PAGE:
Memorial to a species © Brent Stirton - Wildlife Photographer of the Year

 Memorial to a species 
Brent Stirton, South Africa 
Grand title winner 2017 
(Also winner of The Wildlife Photojournalist Award: Story category)

The overall winner of the competition is from the documentary portfolio section and reveals a heart rendering image of a dead black bull rhino lying on the ground with one eye almost open and the red fleshy area from where the horn has been cut away. “Memorial to a species” is by Brent Stilton who works on long term projects for National Geographic. Fill flash has been used and so allows the sky detail to be retained; light filters through to be shown in detail, an important symbol in the message behind this image. 07.02

Under Urban wildlife, I am struck by Cat Attack in which a cat claws at a Lesser Kestrel defending it’s nest in Matera, a village that is home to Europe’s largest breeding colony of this species.

 There are so many great images in this exhibition as always but I shall allow myself one more which is by Charlie Hamilton James; at first it looks like a portrait of a young native girl her head only visible above green water until one spots the small pet tamarin sitting in her hair. This was a finalist in the Wildlife Photojournalist Award.

The final image I am showing is another one the organisers allowed me to download …

The good life © Daniel Nelson - Wildlife Photographer of the Year

Peter Delaney, Ireland/South Africa 
Winner 2017, Animal Portraits







Young Photographers











Victorian Giants at The National Portrait Gallery April 2018

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As I walked across Leicester Square, I could not help noticing how alike the Odeon cinema is to a church albeit one not pointing east!

This exhibition is described by The National Portrait Gallery who are staging it between the 1’st of March and the 20’th May 2018 as follows …

“This major exhibition is the first to examine the relationship between four ground-breaking Victorian artists: Julia Margaret Cameron (1815–79), Lewis Carroll (1832–98), Lady Clementina Hawarden (1822–65) and Oscar Rejlander (1813–75). Drawn from public and private collections internationally, the exhibition features some of the most breath-taking images in photographic history. Influenced by historical painting and frequently associated with the Pre-Raphaelite Brotherhood, the four artists formed a bridge between the art of the past and the art of the future, standing as true giants in Victorian photography.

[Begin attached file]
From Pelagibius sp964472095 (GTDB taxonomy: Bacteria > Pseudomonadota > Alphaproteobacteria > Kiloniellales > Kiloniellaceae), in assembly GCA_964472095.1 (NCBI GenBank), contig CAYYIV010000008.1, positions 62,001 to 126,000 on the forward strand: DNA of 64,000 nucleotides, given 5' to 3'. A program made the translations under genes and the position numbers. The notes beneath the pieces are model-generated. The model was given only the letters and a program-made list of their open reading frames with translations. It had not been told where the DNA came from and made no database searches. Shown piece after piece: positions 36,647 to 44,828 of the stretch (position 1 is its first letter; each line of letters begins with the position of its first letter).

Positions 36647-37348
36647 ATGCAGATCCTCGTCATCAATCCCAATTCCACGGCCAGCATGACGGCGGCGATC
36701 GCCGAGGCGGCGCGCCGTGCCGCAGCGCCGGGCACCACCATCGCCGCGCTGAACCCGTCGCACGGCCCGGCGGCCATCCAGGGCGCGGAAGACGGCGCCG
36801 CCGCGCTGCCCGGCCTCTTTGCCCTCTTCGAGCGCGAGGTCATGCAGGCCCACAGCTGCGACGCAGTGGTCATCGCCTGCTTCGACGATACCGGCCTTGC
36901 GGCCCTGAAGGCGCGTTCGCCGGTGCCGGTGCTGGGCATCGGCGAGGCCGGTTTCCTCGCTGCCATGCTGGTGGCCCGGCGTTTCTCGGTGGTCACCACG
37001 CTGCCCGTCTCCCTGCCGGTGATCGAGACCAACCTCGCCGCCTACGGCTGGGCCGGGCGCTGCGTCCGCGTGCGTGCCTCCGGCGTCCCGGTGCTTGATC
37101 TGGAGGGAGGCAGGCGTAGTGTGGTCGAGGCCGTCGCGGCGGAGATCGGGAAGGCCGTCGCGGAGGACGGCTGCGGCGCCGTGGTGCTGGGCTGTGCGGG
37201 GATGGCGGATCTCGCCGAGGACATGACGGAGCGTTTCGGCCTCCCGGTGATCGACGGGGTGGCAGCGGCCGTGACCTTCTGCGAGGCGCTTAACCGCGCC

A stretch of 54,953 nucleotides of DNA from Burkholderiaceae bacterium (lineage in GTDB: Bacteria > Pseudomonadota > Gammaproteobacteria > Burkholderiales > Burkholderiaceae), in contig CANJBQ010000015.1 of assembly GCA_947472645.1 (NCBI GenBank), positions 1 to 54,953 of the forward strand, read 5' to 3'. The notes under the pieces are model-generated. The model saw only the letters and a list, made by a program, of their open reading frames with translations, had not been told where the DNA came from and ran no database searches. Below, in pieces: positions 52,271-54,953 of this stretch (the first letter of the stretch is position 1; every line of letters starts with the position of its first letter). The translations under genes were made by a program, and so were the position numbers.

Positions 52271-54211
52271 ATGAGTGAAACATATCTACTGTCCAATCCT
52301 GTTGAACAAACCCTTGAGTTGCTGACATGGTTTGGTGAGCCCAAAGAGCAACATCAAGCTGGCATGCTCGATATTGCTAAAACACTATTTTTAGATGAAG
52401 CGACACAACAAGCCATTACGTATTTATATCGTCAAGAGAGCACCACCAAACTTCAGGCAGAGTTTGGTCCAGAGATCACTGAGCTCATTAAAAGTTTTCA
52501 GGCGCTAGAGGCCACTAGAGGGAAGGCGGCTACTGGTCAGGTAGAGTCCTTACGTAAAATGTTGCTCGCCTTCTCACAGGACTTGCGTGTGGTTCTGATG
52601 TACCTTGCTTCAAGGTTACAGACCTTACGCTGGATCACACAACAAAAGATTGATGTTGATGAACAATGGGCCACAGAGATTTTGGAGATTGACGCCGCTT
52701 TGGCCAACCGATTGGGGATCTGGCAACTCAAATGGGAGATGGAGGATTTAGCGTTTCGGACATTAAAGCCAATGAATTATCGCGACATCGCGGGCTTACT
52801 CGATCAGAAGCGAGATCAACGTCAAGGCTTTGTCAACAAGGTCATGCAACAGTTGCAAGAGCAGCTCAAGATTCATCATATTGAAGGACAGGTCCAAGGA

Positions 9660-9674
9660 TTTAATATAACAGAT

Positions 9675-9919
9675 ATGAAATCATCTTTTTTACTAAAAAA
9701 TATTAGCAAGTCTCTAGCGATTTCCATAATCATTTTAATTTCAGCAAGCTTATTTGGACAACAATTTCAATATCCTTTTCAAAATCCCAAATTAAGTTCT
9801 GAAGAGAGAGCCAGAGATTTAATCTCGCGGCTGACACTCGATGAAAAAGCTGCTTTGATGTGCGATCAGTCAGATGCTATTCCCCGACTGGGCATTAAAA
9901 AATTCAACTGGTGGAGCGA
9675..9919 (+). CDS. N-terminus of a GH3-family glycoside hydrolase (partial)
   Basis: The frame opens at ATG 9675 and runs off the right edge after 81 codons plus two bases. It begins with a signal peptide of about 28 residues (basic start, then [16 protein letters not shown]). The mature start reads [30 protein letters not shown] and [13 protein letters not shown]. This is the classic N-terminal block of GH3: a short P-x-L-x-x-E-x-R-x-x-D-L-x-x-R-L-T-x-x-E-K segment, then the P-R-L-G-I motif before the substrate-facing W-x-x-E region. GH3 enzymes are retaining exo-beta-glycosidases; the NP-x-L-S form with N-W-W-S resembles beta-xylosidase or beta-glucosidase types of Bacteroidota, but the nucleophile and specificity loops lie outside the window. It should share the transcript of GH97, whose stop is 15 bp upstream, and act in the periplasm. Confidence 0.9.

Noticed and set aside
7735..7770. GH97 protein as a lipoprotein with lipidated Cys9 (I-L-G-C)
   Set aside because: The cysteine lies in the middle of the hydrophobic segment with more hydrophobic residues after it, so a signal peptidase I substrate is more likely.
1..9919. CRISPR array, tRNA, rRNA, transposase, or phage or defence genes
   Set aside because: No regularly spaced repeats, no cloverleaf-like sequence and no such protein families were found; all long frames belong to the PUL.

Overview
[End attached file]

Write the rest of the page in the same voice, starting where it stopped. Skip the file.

Featuring striking portraits of sitters such as Charles Darwin, Alice Liddell, Dante Gabriel Rossetti, Thomas Carlyle, George Frederic Watts, Ellen Terry and Alfred, Lord Tennyson.”

What do the critics make of the show? Writing in The Guardian, Jonathan Jones says “This captivating show proves that the most exciting thing happening in Victorian art was photography … ” and goes on to praise Julia Margaret Cameron … “There is a sensitivity to the magic of being human in Cameron’s portraits that makes her the greatest British artist of her time” a view that many would surely contest yet seems to echo what the critic Walter Benjamin wrote in his short history of photography about this era which existed before the commercialisation of the medium. Lewis Carrol wrote of her in 1864, ‘Hers are all taken purposely out of focus … Some are very picturesque – some merely hideous – however, she talks of them as if they were triumphs in art”.

Jones emphasises the importance of women in this show; “Hawarden’s pictures of Victorian women have an intimacy that transcends time and a mystery that asserts the autonomy of her subjects. They are feminist, and gothic too, in their eerie atmosphere.

Writing in The Daily Telegraph, Gaby Wood is drawn to Hawarden describing her as “the greatest discovery in the exhibition is a thrillingly strange image by Hawarden, to my mind always the most intriguing photographer of the four.” Wood goes on to describe Lady Hawarden as a Scottish countess when in fact she was Irish as was her husband, Cornwallis Maude, 1st Earl de Montalt.

Of the four art photographers showing, two are women, Julia Margaret Cameron and Lady Clementina Hawarden, two are men, Lewis Carroll and Oscar Rejlander.

Yet what of my own response to the exhibition?

My viewing started with ordering the catalogue to see what it was about beforehand and read an essay about it. Certainly the pleasure of seeing such work comes from actually viewing the original artworks rather than seeing their reproductions so a catalogue does not pre-empt the exhibition rather prepares one for it.

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signage outside the National Portrait Gallery